- Project plans
- Project activities
- Legislation and standards
- Industry context
Last edited 30 Apr 2020
The Construction (Design and Management) Regulations (CDM Regulations) (http://www.legislation.gov.uk/uksi/2015/51/contents/made) are intended to ensure that health and safety issues are properly considered during a project’s development so that the risk of harm to those who have to build, use and maintain structures is reduced.
They were introduced in 1994 following publication of European Directive 92/57/EEC on minimum safety and health standards for temporary or mobile construction sites. The CDM Regulations were revised in 2007, and the latest revision came into force on 6 April 2015.
The latest revision resulted from:
- The perception that the regulations had been over-interpreted.
- A belief that the coordination function in the pre-construction phase was often a bureaucratic add-on that was not always embedded in the project, resulting in additional costs with little additional value.
- The persistence of unacceptable standards, particularly on smaller sites.
The regulations therefore made the following changes:
- Structural simplification of the regulations to make them easier to understand.
- The replacement of the Approved Code of Practice (ACOP) with more targeted guidance.
- Replacement of the role of CDM coordinator with a new role of ‘principal designer’.
- Splitting competence assessment into its component parts of skills, knowledge, training and experience, and, if it relates to an organisation, organisational capability.
- Removing the exemption for domestic clients, but passing their CDM duties to the contractor.
- Changing the threshold for appointment of coordinators (principal contractors and principal designers), to require coordinators where there is more than one contractor. The Health and Safety Executive (HSE) suggest that this will capture close to an additional 1 million projects a year, but that the requirements will be proportionate and little more work will be necessary. Some concern has been expressed about what constitutes more than one contractor, and how it is possible to know how many contractors may be needed.
These changes separate the threshold for coordination from that of notifying the HSE about the works. The HSE must be notified where the construction work is likely to last longer than 30 working days and have more than 20 workers working simultaneously at any point, or exceed 500 person days.
In terms of the organisation of projects, the most significant of these changes is the replacement of the role of CDM coordinator with a new role of ‘principal designer’ (PD). The reason for the change is to give responsibility for CDM during the design phase to an individual that has the ability to influence the design. The role of principal designer is analogous to that of the principal contractor during the construction phase and includes:
- Planning, managing and monitoring the pre-construction phase.
- Ensuring risks are eliminated or controlled through design work.
- Passing information on to the principal contractor.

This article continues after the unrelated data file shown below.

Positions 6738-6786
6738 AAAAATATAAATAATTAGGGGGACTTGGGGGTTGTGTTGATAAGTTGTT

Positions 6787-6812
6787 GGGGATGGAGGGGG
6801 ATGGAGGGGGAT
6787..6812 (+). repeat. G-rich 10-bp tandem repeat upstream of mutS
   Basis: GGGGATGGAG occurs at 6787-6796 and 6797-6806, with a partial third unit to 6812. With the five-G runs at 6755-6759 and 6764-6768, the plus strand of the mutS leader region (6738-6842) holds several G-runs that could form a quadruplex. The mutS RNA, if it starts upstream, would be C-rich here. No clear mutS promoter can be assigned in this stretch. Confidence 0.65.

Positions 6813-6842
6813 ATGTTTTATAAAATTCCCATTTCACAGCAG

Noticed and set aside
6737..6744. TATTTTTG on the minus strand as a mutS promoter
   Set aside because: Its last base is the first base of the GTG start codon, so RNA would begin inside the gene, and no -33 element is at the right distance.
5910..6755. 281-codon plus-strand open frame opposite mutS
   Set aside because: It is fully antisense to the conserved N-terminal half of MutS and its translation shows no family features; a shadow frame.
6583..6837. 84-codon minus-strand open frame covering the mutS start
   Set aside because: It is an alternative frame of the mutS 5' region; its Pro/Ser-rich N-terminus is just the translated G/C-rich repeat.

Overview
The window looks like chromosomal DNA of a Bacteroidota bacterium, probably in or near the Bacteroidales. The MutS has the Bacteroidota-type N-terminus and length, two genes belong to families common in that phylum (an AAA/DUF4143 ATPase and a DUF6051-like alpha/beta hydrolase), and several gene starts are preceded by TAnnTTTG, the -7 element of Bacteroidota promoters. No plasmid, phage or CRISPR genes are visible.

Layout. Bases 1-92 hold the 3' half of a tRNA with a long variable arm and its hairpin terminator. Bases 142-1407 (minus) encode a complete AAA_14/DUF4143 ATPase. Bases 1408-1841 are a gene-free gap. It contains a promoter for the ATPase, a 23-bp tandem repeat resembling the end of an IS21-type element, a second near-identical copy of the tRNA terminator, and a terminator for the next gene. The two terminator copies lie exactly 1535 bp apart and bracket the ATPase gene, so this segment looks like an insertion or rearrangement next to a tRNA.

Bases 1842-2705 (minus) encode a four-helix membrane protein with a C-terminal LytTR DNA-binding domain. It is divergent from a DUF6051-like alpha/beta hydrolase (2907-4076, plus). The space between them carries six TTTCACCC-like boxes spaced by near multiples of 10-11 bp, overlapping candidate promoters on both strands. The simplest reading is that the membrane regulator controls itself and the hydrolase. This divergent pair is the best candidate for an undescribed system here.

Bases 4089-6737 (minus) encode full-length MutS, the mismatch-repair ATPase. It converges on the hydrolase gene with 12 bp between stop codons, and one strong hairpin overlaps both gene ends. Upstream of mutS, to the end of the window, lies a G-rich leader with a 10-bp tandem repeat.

- Ensuring cooperation and coordination.
- Ensuring designers comply with their duties.
- Assisting the client in preparing pre-construction information.
- Preparing the health and safety file.
- Clients. (see CDM 2015 client duties)
- Designers. (see CDM 2015 designer duties)
- Principal contractors. (see CDM 2015 principal contractor duties)
- Contractors. (see CDM 2015 contractor duties)
- Workers. (see CDM 2015 worker duties)
A survey looking into the impact of CDM 2015 published by Construction Manager and Health and Safety at Work in May 2017 suggested that the principles of CDM 2015 were struggling to take root and that:
- A workable system had been made less workable.
- Fees and costs had increased without any increase in safety.
- The goal of bringing smaller projects and domestic clients into scope had proved ineffectual.
 Related articles on Designing Buildings Wiki
- 2007 CDM regulations.
- Construction phase plan.
- CDM 2015 draft guidance.
- CDM 2015 client duties.
- CDM 2015 contractor duties.
- CDM 2015 designer duties.
- CDM 2015 legal considerations.
- CDM 2015 principal contractor duties.
- CDM 2015 principal designer duties.
- CDM 2015 worker duties.
- CDM co-ordinator.
- CDM for self-builders and domestic clients.
- CDM Principles of prevention.
- Deleterious materials.
- Design risk management (DRM)
- Domestic client.
- Fall prevention systems.
- Hazardous substances.
- Health and safety file.
- Health and safety offences, corporate manslaughter and food safety and hygiene offences definitive guideline.
- Health and safety policy.
- Occupational health.
- Pre-construction information.
- Safety briefing.
- Safety management.
- Safety systems for working at heights.
- Site preparation.
- Toolbox talk.
- What approvals are needed before construction begins.
- What now for CDM 2015?
 External references
Featured articles and news
Getting organised below the surface.
Securing suitable water systems.
Love them or hate them, they are popping up everywhere.
The initiative to enhance the environment continues.
Could underused community spaces offer an alternative to working from home?
Keeping workers and workplaces safe in the United States.
A history lesson in geographic information systems.
A low tech, easy to use method of extinguishing small fires.
How can these valued spaces be reused?
Partnership avoids the need for listed building consent.
Connecting building design from inception to completion to operations.
Gregor Harvie predicts interoperability will be construction’s Uber moment.